#59: Friday, March 6, 2020
“The Bike Let Loose” by Edie Hill
Poetry by Serena Fusek
The composer’s website calls this song a “bright, athletic piece,” which “uses rapid notes and soaring melodic lines to create a fantastical ride for both singer and listener.” I couldn’t agree more! For choirs hailing from the Midwest, or anyone who wants to conjure up that small town atmosphere, this is definitely a selection to review.
The work is always in motion, imitating the bike mentioned in the title. The poem depicts small-town American Midwest – full of endless cornfields and few stoplights. You can feel the wind in your hair, and the cadence of the bike’s wheel beneath your feet.
I’m originally from flat-land Illinois cornfields, so this song absolutely paints a picture I know well. Between Serena’s poetry and Edie’s energetic composition, this is an enthusiastic, humorous addition to any program – especially for an ensemble that can relate to, or is trying to conjure up, the Midwestern small-town setting.
Vocal lines are generally rhythmically similar and homophonic, with only occasional imitative or polyphonic measures. Often, the voicing is S1/S2 vs A1/A2. There may be some harmony involved, but the rhythmic complexity is usually limited to two ideas. Instances of four separate entrances are few and far between. Ranges are limited – no more than a 10th, so most everything falls into a comfortable tessiture.
In terms of teaching the tonality of the piece, there are a number of altered chords and non-diatonic progressions, with occasional chromaticism. It would not be a forgiving selection to solfege! But, many phrases share similar harmonic motives, so the unfamiliar patterns can soon become familiar to the ensemble. Some vocal lines flow freely in stepwise or close motion, while other lines are somewhat disjunct in places. Again though, the similar motivic patterns can ease the difficulty of learning.
Regarding rhythm, there are frequent meter changes – 3/4, 4/4, 5/4, 6/4 – and numerous tempo changes. Quarter note stays constant, but the shift between beats-per-measure keeps you on your toes. The piece slowly accelerates from beginning to end, but also has some abruptly slower tempi to accentuate certain portions of the text. Syncopations are common, along with other negation of strong beats by use of tied notes and purposefully placed accents.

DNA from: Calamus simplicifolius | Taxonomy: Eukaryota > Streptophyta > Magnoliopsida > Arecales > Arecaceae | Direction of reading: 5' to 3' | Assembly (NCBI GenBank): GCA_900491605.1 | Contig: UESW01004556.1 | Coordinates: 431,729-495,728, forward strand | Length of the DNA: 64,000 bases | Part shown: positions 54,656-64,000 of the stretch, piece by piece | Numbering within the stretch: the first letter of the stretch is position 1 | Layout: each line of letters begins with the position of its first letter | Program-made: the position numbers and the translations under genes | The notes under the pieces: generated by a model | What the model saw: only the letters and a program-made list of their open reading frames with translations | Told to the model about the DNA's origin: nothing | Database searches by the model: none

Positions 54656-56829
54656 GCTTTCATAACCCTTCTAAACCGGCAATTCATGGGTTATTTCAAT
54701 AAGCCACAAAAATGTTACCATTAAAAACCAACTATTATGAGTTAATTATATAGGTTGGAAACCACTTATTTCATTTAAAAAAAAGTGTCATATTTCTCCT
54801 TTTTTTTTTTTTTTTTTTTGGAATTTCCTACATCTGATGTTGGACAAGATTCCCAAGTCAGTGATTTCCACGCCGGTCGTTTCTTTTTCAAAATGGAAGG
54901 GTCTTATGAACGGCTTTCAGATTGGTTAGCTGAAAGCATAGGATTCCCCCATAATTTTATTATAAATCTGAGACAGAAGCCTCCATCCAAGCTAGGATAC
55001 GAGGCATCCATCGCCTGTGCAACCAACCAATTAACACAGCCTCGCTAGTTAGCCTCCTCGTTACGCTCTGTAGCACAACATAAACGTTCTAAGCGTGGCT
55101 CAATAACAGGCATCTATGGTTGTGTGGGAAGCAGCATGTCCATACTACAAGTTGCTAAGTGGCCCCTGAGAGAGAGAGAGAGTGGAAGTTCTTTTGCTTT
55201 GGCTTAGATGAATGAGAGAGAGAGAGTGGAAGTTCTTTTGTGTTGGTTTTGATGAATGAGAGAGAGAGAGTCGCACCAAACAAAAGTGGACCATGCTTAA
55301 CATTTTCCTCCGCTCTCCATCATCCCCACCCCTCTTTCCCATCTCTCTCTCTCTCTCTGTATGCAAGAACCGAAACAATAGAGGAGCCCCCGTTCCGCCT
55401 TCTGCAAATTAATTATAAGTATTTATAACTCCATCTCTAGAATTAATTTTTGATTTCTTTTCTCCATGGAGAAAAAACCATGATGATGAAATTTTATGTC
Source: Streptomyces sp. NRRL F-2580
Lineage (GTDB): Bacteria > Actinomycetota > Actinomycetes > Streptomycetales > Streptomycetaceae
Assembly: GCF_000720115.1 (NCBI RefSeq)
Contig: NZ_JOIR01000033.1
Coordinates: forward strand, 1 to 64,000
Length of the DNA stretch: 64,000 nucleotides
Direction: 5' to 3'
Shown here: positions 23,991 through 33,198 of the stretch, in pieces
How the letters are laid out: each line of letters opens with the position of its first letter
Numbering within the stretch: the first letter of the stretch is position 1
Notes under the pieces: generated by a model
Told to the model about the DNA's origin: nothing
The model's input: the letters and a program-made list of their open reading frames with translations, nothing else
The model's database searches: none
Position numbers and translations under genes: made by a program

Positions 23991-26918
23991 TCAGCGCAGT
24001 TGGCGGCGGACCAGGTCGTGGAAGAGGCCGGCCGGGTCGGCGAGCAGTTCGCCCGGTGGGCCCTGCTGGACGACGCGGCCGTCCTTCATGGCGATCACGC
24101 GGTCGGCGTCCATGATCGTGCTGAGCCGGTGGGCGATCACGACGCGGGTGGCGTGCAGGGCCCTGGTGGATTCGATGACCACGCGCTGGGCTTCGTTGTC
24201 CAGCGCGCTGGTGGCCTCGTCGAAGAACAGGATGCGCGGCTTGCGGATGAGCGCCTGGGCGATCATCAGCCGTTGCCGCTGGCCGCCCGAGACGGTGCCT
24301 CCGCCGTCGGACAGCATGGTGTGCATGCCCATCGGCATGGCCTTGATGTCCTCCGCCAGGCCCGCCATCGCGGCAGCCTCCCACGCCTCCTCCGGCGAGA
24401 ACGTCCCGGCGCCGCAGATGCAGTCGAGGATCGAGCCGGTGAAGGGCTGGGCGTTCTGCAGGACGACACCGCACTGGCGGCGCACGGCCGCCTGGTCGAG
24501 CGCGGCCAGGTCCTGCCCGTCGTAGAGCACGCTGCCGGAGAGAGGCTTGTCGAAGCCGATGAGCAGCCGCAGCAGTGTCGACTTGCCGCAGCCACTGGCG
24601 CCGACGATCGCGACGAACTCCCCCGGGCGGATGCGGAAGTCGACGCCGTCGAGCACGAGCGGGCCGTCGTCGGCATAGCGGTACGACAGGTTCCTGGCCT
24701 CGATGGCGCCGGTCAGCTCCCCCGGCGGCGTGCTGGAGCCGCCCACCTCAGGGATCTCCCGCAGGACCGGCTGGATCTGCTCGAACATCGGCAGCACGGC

Between meter and tempo changes, and syncopations, performers must have exceptional rhythmic accuracy. Diction itself is not an issue, as the text is set very clearly and syllabically—but accuracy of rhythms is especially foundational for clarity of text in performance.
Dynamics, accents, and other expression changes occur nearly every few measures. Performers need to be adept at quick contrasts and always on top of upcoming changes. Your accompanist needs to be equally, if not more, skilled with respect to rhythm, meter, and negation of strong beats. Good dexterity needed for the constant eighth-note patterns, especially as the tempo increases near the end.
I recently presented an interest session at OMEA conference in Ohio, focusing on Fierce/Fast/Feisty repertoire for women’s and treble choirs. This piece fits the bill for that theme, as it is constantly in motion, with a side of humor too! It’s a challenging piece but also a “fun” piece – a project your singers will enjoy tackling. Long live the cornfields! 🙂
|Title:||The Bike Let Loose|
|Date of Composition:||2004|
|Subject(s), Genre:||Small-town life, Midwest, bikes, corn, nature, humor|
|Commission:||This work was co-commissioned as a special project in the year 2004 by the American Choral Directors Association of Minnesota and the Minnesota Music Educators Association.|
|Publisher:||Hummingbird Press ediehill.com|
|Further descriptions and details, including program notes, audio, perusal score, and purchasing: https://www.ediehill.com/works/bike-let-loose|
Until next time!
Dr. Shelbie Wahl-Fouts is associate professor of music, Director of Choral Activities, and music department chair at Hollins University, a women’s college in Roanoke, Virginia.
Some source material for this week’s blog post was taken from my doctoral dissertation, “By Women, For Women: Choral Works for Women’s Voices Composed and Texted by Women.” https://tinyurl.com/ydeyuyk8